Yet, something remarkable happened. Something which I have seen so many times before yet caught me by surprise tonight—they were all so grateful for our presence and concern. They felt so lifted and comforted knowing that there were others who cared for them, their families and their communities.

The simple act of lending a listening ear, providing a space for them to share their experiences and their pain, served as a vivid reminder that sometimes, all it takes to make a significant impact in someone’s life is to be present, to show up and to listen. In the midst of the chaos and the devastation, the simple act of being there communicated more than words ever could. It was a moment of genuine connection.

As I listened to their stories, I realized that this act of listening was not just beneficial for them; it was transformative for me as well. It was a stark reminder that in our quest to provide solutions and fix problems, we often underestimate the power of presence. We forget that sometimes, all a person needs is to feel heard, to feel seen, and to know that they are not alone.

As we navigate the complexities of life and encounter people who are experiencing challenging times, let us never underestimate the impact we can make by simply offering a listening ear. Let us remember that our presence, our ability to listen, and our willingness to simply be there can be a source of hope and strength to those in need.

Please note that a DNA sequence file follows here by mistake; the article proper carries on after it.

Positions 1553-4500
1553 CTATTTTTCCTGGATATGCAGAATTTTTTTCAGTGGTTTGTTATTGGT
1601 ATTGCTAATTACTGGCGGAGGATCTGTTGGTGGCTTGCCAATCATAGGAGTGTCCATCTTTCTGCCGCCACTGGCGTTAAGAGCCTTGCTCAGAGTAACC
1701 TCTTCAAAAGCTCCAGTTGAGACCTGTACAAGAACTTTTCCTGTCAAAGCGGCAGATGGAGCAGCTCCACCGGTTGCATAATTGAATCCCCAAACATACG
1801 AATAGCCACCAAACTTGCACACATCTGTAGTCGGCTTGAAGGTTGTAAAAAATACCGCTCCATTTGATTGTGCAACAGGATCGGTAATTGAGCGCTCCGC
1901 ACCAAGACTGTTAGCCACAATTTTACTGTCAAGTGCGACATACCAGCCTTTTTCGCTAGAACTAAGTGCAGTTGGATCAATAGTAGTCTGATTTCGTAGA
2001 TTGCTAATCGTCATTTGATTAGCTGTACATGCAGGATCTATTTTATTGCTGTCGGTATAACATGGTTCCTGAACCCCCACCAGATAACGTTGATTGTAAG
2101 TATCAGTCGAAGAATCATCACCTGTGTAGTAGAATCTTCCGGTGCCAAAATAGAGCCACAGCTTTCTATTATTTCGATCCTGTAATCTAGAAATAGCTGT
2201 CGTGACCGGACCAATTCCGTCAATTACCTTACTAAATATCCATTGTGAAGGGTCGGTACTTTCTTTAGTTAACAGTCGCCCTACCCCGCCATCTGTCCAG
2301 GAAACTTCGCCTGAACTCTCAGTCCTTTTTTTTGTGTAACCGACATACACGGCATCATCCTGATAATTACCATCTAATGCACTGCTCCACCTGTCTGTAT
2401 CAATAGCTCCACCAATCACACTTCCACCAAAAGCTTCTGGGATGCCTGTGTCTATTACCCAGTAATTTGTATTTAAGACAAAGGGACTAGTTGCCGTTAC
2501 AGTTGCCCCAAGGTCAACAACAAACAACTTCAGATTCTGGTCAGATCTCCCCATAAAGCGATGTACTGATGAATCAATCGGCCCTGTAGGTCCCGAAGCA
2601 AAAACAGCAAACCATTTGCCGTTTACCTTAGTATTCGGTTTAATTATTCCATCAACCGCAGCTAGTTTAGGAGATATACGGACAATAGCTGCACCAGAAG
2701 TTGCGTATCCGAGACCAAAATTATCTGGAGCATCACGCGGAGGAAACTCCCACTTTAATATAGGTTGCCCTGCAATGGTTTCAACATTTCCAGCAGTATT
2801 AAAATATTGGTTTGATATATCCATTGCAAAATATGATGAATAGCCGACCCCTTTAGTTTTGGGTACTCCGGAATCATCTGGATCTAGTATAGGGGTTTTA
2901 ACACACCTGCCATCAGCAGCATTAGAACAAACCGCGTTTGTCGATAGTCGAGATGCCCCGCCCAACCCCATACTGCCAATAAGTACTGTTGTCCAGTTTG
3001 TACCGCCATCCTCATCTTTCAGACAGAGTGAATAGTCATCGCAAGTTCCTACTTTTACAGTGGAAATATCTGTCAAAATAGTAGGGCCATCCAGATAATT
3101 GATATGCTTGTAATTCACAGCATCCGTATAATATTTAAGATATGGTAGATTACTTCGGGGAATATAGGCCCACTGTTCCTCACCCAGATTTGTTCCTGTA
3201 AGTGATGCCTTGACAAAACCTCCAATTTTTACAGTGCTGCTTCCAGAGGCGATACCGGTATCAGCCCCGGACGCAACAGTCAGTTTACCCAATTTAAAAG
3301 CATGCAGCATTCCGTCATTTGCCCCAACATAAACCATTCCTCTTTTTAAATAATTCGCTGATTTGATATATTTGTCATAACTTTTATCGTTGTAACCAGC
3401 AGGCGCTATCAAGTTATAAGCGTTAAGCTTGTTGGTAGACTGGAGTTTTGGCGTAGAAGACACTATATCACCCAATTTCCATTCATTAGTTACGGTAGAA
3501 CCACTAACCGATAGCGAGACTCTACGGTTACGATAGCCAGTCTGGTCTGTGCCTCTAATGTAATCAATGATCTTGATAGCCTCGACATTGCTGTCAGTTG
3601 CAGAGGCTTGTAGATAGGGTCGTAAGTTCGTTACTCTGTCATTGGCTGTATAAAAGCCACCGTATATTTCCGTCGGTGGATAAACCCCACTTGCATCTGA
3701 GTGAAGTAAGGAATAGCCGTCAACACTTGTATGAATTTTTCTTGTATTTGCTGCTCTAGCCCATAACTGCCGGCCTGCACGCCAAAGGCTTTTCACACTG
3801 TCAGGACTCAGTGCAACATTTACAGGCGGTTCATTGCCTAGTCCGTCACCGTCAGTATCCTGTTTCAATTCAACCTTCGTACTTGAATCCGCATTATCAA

Grab and Go

If you had to immediately evacuate your home with no way of knowing when you would be able to return, what would you grab with you on the way out? For most of us, this is nothing more than a purely hypothetical exercise in thought. Yet, for the evacuees who shared their stories with us, this was their reality, as they swiftly fled from their homes and communities. While they are all grateful to be alive and sheltered in a place of safety, the split-second decision of what to take and what to leave behind continues to reverberate even weeks later. Having never been faced with this particular dilemma, I am far from confident that I can answer this question with truthfulness and accuracy. However, hearing these firsthand accounts motivates me to, at the very least, take a moment and try.

Undoubtedly, it is an unsettling thought, imagining oneself in such dire circumstances. Yet, I believe it’s an important exercise, forcing ourselves to consider what truly holds value in our lives. It brings to light the importance of cherishing our possessions, not for their material worth, but for the true meaning they carry. So, as I sit here, pondering over what I would grab and go, I realize it’s not just about the items themselves, but about holding onto the fragments of life that define us, even when the rest of the world seems to be falling apart.